312 Learning Science in Informal Environments science learning not only in informal environments, but also in more formal learning environments. Cumulative Effects Science learning, and informal science learning more specifically, is a cumulative process. The impact of informal learning is not only the result of what happens at the time of the experience, but also the product of events happening before and after an experience. And interest in and knowledge of science is supported by experiences in informal environments and in schools. Although it is important to understand the impact of informal environments, a more important question may be how science learning occurs across the range of formal and informal environments. The science learning literatures and fields are segmented (e.g., into school learning, informal education) in ways that are at odds with how people routinely traverse settings and engage in learning activities. Thus, research should attempt to explore learnersâ longer term, cross-cutting experiences. Further work should increase understanding of the connections or barriers in learning between more formal and more informal science learning environments. The committee calls for additional efforts to explore science learning in longer term increments of time, tracking learners (rather than exhibits, tools, programs) across school and informal environments. Such research would allow researchers to examine the influence of experiences in different set- tings and over time and to explore how these experiences build on or con- nect to each other. It will require developing and refining research methods for tracking individuals over time and solving other problems pertaining to security of participantsâ personal information and attrition. Learning by Groups, Organizations, and Communities One of the more difficult but important research challenges that the sci- ence education in informal settings community faces is developing the means to study learning, growth, and change at the level of a group, organization, or community. How do social groups learn science through dinner table conver- sations, visits to the zoo, science laboratory meetings, hobbyist interest groups, civic engagement, and other everyday activities? Such interactions influence not only the individuals who participate in them, but also the group itself. What are the relevant changes at the group level? The literatures are turning toward exploring the learning that takes place through social interactions, yet it remains unclear what factors (e.g., participantâs behaviors, attitudes, intrinsic interest) are responsible for the impact of these social exchanges and how they play out at the group or organizational level.
Conclusions and Recommendations 313 Supporting Learning for Diverse Groups Informal environments for science learning may be particularly important for science learning for diverse groups. Research exists on how different groups participate in various venues, but questions remain about how to best empower science learning for diverse groups through informal learning environments. Research has documented that participation in many venues (e.g., designed informal settings, science media) is skewed toward the domi- nant cultural group and those most interested in science, although there are several important exceptions. School group visits to designed settings, community-based organizations and after-school programs, and exhibitions designed around local scientific or health issues have all been observed to serve a more diverse audience, in part because they are often designed with underserved populations in mind (as described in the committeeâs conclu- sions). Yet there is variability in the success of these environments in attracting and engaging their diverse audiences. A better understanding of the naturally occurring science learning in nondominant and dominant cultures is needed to inform basic theory and to design learning experiences that meaningfully attend to the cultural practices of diverse groups. Media Media, in particular television and Internet resources, are the most sought- out tool for learning about science. Meanwhile, through media, the nature of learnersâ interactions with science has changed. Many people now have at their fingertips immersive, interactive platforms that allow them to pursue their interest in science. Through various forms of digital mediaâblogs, vir- tual spaces, wikis, serious games, RSS feeds, etc.âaccess to scientific ideas and information and knowledgeable others has become, if not pervasive, at least widespread. It is unclear whether more frequent use of media is the by-product of engagement in and enjoyment of science learning experiences, or vice versa. Existing studies, with the exception of extensive research on television, are primarily correlational in nature, indicating that there is a relationship between enjoyment of science learning and frequency of use of media, but these studies do not indicate whether one factor causes the other or if there is a complex dynamic of interacting influence. Further studies are needed to determine whether the use of tools, such as media for science learning, promotes interests in science, whether interest in science inspires the use of such tools, or both in specific ways. Arguments about the transformative power of media for informal science learning are based on very modest evidence and warrant further investigation. Many emergent media forms allow users to receive and send information, leverage resources to communicate with huge numbers of learners, and honor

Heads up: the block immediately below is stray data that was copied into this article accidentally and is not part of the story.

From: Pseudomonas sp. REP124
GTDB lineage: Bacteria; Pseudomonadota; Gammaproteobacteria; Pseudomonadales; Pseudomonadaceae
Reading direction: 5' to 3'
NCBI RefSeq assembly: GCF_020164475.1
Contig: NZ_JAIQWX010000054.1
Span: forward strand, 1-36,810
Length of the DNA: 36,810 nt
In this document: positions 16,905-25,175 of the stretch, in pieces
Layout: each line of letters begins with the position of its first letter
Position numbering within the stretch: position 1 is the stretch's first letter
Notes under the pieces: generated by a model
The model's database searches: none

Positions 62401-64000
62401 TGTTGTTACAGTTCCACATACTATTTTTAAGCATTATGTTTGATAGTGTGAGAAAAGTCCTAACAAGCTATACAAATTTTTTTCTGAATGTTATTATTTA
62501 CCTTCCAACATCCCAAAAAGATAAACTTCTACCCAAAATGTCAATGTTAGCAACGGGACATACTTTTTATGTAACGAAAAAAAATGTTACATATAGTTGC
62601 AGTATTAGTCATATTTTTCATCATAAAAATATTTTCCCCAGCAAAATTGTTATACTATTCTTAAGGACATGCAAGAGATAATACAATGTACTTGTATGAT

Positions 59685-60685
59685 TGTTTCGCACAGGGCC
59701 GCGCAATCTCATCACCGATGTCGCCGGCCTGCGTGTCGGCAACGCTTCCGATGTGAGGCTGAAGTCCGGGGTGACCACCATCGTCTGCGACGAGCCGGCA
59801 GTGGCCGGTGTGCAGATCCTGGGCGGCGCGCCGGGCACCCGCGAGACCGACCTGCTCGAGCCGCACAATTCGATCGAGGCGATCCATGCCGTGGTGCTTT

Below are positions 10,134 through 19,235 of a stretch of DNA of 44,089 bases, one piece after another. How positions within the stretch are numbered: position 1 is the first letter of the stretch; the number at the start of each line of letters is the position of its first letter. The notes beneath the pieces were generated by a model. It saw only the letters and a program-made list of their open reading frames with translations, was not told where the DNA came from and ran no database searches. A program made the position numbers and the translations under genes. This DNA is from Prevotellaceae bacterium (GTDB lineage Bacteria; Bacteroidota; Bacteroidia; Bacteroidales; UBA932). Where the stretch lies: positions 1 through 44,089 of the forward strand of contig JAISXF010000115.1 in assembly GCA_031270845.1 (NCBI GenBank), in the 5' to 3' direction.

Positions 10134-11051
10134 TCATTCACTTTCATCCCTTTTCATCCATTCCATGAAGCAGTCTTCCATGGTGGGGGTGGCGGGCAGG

314 Learning Science in Informal Environments diverse ways of knowing and learning (through user-selected and designed interfaces), so that users can interact with content and with one another in ways that they deem valuable. And these characteristics of new digital tech- nologiesâdialogic structure, user-direction and organization, and expansive networking of learners and resourcesâresonate with the values and research findings of the informal science learning community. Research on the impact of media is needed to understand how the unique features of media can support different aspects of science learning (e.g., the six strands). Another related area worthy of further research is exploration of how learners evaluate the validity of science information from emergent media- based sources. Technologies have made it possible for almost anyone to author information about science and to make that content accessible to very broad audiences. This leaves the learner with the difficult task of deciphering the validity of information and discerning the likely sources of bias for any resource. With ever-increasing user-generated information spaces, it will be important for researchers to continue studying how learner characteristics influence their judgment of information presented through these media. REFERENCES Aikenhead, G.S. (1996). Science education: Border crossing into the subculture of science. Studies in Science Education, 26, 1-52. National Research Council. (2000). How people learn: Brain, mind, experience, and school. Committee on Developments in the Science of Learning, J.D. Bransford, A.L. Brown, and R.R. Cocking (Eds.), and Committee on Learning Research and Educational Practice, M.S. Donovan, J.D. Bransford, and J.W. Pellegrino (Eds.). Commission on Behavioral and Social Sciences and Education. Washington, DC: National Academy Press. National Research Council. (2007). Taking science to school: Learning and teaching science in grades K-8. Committee on Science Learning, K-8. R.A. Duschl, H.A. Schweingruber, and A.W. Shouse (Eds.). Washington, DC: The National Acad- emies Press. Waxman, H., Tharp, R.G., and Hilberg, R.S. (Eds.). (2004). Observational research in U.S. classrooms: New approaches for understanding cultural and linguistic diversity. New York: Cambridge University Press.